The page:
Whether you are looking for DIY gifts for mom or just want to preserve the essence of spring lilacs, this lilac syrup recipe makes a stunning addition to your cocktails, lemonade or baked goods.
I have a serious love affair with flowers. Unfortunately, my allergies did not get the memo on my infatuation and keeps many fragrant florals just out of reach. So goodbye jasmine, day lilies, and other perfumed beauties.
But there are many other gorgeous flower options out there for me to enjoy. I frequently shop at my local Trader Joe’s to pick up a bouquet or two of chamomiles, peonies, hydrangeas and this week: lilacs!
Lilacs are mildly fragrant, and most importantly, don’t aggravate my allergies! They come in a variety shades of pinks and purples, and of course the popular color of lilac. Some varieties only bloom for 3 weeks in the spring, while others bloom throughout the year.
Did you know that lilacs belong to the olive family, oleaceae? No wonder I love them! Lilac varieties can grow to be a large tree or in a bush.
Lilacs thrive in cold weather climates, so I’m dying here in Southern California as I am hunting for a warm weather loving lilac. So every time I find lilacs at Trader Joe’s, I have to scoop them up.
Are lilacs edible?
There are many varieties of flowers that are edible. My favorite edible flower is of course, the rose. But that’s probably because I’m Persian and we use rosewater and rose petals in many different ways.
Lilacs are definitely edible. Just be sure that the lilacs you are using are pesticide free. You can use lilacs in simple culinary ways like infusing sugar, alcohol and simple syrups. Lilacs aren’t just for lotions and soaps!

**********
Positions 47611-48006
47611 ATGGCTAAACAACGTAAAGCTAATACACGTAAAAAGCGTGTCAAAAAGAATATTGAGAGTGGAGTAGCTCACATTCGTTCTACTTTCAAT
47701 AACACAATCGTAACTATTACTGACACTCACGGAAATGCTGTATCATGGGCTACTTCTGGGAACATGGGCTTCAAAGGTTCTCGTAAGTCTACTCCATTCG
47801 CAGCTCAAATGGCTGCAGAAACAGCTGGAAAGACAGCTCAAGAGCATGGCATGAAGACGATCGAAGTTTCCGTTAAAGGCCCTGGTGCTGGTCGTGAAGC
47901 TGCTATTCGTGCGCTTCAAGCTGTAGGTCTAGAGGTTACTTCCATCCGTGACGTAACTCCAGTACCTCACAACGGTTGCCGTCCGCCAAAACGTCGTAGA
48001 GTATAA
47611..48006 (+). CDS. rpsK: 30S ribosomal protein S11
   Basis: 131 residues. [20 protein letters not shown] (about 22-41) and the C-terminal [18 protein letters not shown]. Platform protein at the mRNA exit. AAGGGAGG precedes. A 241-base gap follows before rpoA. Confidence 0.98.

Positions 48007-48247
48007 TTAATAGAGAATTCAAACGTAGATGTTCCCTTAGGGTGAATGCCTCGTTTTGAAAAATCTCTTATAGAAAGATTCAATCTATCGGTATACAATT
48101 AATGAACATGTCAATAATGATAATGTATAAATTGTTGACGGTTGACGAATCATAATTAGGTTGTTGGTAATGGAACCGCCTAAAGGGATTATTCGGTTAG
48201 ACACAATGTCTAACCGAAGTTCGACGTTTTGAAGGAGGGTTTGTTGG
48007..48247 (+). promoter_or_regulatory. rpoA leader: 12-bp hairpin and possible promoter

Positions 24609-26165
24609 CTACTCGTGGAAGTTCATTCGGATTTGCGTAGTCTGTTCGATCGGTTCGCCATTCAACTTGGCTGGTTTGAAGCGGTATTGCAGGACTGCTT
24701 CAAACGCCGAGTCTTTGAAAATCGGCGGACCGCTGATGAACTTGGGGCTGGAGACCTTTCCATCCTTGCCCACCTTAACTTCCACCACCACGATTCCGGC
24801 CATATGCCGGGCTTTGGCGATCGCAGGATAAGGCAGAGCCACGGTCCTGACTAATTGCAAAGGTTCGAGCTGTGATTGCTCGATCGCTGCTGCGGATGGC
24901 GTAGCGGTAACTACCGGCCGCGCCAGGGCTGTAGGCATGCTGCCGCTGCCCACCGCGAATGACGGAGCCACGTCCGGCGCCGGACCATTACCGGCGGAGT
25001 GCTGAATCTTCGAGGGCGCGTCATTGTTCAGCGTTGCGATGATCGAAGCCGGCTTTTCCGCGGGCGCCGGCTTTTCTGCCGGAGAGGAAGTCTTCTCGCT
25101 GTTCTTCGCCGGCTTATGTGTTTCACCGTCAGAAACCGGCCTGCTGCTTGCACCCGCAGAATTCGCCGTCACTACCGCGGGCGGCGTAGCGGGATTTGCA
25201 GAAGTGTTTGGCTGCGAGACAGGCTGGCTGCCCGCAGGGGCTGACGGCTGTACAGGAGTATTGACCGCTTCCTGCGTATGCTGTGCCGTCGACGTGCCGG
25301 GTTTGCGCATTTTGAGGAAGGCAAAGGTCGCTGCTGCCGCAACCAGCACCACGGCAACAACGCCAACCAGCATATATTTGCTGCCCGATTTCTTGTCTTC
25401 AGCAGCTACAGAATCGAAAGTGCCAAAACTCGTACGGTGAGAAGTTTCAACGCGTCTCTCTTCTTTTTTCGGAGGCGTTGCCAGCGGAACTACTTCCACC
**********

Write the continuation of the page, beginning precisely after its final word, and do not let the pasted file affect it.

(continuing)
You can bake with lilacs and mix cocktails or sip some lilac lemonade. Garnish a lemon cake with lilacs, bake them into scones, or even add them in some whipped cream. The culinary uses for lilacs are limitless.
How to make lilac syrup
A fabulous way to use up May lilacs is to make a simple syrup. Simple syrups are a great way to sweeten a cocktail and are easy to mix up. The basic formula is equal parts water and sugar. To make lilac syrup, add equal part lilac blossoms.
When making this syrup you want just the blossoms, so remove any leaves or stems before infusing. You also want to gently rinse out the lilacs using a fine mesh strainer to remove any dirt and insects.
Simple whisk together the water and sugar and bring the mixture boil. Reduce to a simmer and stir in the lilac blossoms. Lilac syrup is actually a little on the brown side so to give it a beautiful lavender hue, you use food coloring (boo) or drop in 3-5 blueberries.
See my Lilac Syrup Web Story for a quick visual guide to making this recipe.
Storing your syrup
Once strained and cooled, your simple syrup can last for up to one month in the refrigerator. The sugar in the syrup will ward off any bacteria build up, making it a good candidate for canning.
If you are making large batches of lilac simple syrup, divide it into sterilized mason jars. Hot water canning is a very simple process and I have full instructions here on how to can using boiling water.
Free label printable
This gorgeous lilac simple syrup makes a wonderful DIY gift for mom or for anyone! I know I would love a bottle made by someone I cared about. DIY gifts are the best, in my opinion, because someone took the time to make something special by hand.